Rural Metro explains delay in response time

BUFFALO, N.Y. (WIVB) — More details are surfacing as to why it took a Rural Metro ambulance 48 minutes to get to the scene of a car crash in north Buffalo on Monday.

Rural Metro told News 4 on a typical Tuesday morning in May it expects to get about seven calls. That number is determined by looking at call data from the previous 20 days as well as the volume on that day one year ago.

“We staff to meet that demand and then a percentage beyond that, typically we would have about 14 vehicles,” said Mike Addario, the vice president of operations for New York and Ohio. He couldn’t tell us specifically how many crews were in service when Tuesday’s accident happened.

Addario said that morning there was a spike of 23 calls, which is why it took so long for a crew to get to the 90-year-old woman who crashed.

“We were informed the patient had minor injuries so we had to divert resources to more acute patients,” said Addario. “We activated internal aid resources and then I believe attempts were made to use mutual aid as well.”

External mutual aid is the term used when ambulances from other agencies help respond to calls.

Rural Metro is investigating why, despite all of that, it still took 48 minutes to get to this crash.

Council Member Michael LoCurto represents the area where this accident happened. He said there needs to be enough ambulances to meet call demand even when there are spikes in calls.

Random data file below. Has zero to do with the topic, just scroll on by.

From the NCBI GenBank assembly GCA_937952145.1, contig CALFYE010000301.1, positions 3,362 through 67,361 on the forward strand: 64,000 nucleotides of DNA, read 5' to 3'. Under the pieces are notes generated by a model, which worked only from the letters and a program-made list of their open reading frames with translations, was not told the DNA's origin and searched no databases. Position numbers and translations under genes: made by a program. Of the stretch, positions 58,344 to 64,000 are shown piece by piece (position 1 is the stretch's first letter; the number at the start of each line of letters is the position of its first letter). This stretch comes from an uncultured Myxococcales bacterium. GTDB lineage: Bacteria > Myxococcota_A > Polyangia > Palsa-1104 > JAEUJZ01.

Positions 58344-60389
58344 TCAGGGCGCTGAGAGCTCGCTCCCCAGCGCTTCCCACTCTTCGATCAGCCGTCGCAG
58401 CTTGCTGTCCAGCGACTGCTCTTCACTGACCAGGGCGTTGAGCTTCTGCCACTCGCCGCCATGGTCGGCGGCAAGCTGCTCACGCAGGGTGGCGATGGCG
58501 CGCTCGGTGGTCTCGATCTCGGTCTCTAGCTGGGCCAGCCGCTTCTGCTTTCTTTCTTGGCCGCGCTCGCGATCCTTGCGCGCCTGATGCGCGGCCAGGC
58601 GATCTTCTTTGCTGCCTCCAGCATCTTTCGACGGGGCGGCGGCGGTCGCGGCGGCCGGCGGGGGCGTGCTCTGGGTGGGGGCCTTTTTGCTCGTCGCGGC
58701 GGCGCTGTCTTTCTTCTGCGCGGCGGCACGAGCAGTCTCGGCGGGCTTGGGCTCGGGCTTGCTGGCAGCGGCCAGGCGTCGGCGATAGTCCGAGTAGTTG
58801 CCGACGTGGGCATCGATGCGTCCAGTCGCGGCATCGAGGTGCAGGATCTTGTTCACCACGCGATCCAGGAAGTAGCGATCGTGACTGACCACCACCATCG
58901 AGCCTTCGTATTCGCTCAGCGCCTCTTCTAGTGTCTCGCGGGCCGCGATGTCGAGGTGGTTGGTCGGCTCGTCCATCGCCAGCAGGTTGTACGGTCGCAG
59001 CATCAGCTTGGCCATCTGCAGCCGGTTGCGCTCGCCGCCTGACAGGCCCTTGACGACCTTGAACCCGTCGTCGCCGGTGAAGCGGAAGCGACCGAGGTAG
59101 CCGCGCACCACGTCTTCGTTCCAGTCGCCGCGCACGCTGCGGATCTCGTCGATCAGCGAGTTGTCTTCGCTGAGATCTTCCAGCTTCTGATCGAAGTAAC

“There’s concerns about making sure the right people are responding to the more serious injuries but still even a car accident, over 45 minutes is just not acceptable,” he said.

City administrators are currently negotiating a new contract with the company.

News 4 discovered the current contract with Rural Metro does not specify how many crews need to be in service on any given day. The company said the new contract it’s negotiating will require at least 10-17 crews to be in service on any given shift.

Rural Metro also said there will be response time standards included in the contract. City administrators confirmed this and told us there are also stricter penalties if the standards are not met.

The new contract still needs to go to the Common Council for approval.

“If this issue is not addressed and spelled out in that contract in some tangible way we can understand, I for one will not be voting for it,” said Common Council President Darius Pridgen.

He also wants a provision included that says, “if those response times are not being adhered to that there is a clause in this contract that allows us to come back and have the option to look at another company.”

Pridgen submitted a request on Wednesday that asked the company to appear before the Common Council to “discuss response time regarding their contract to serve as the City of Buffalo’s Emergency Medical Services (EMS) provider.”

“I expect for them to tell us immediately and quickly what they’re going to do to improve service times to ensure this doesn’t happen again,” said. provides commenting to allow for constructive discussion on the stories we cover. In order to comment here, you acknowledge you have read and agreed to our Terms of Service. Commenters who violate these terms, including use of vulgar language or racial slurs, will be banned. Please be respectful of the opinions of others. If you see an inappropriate comment, please flag it for our moderators to review. Note: Comments containing links are not allowed.

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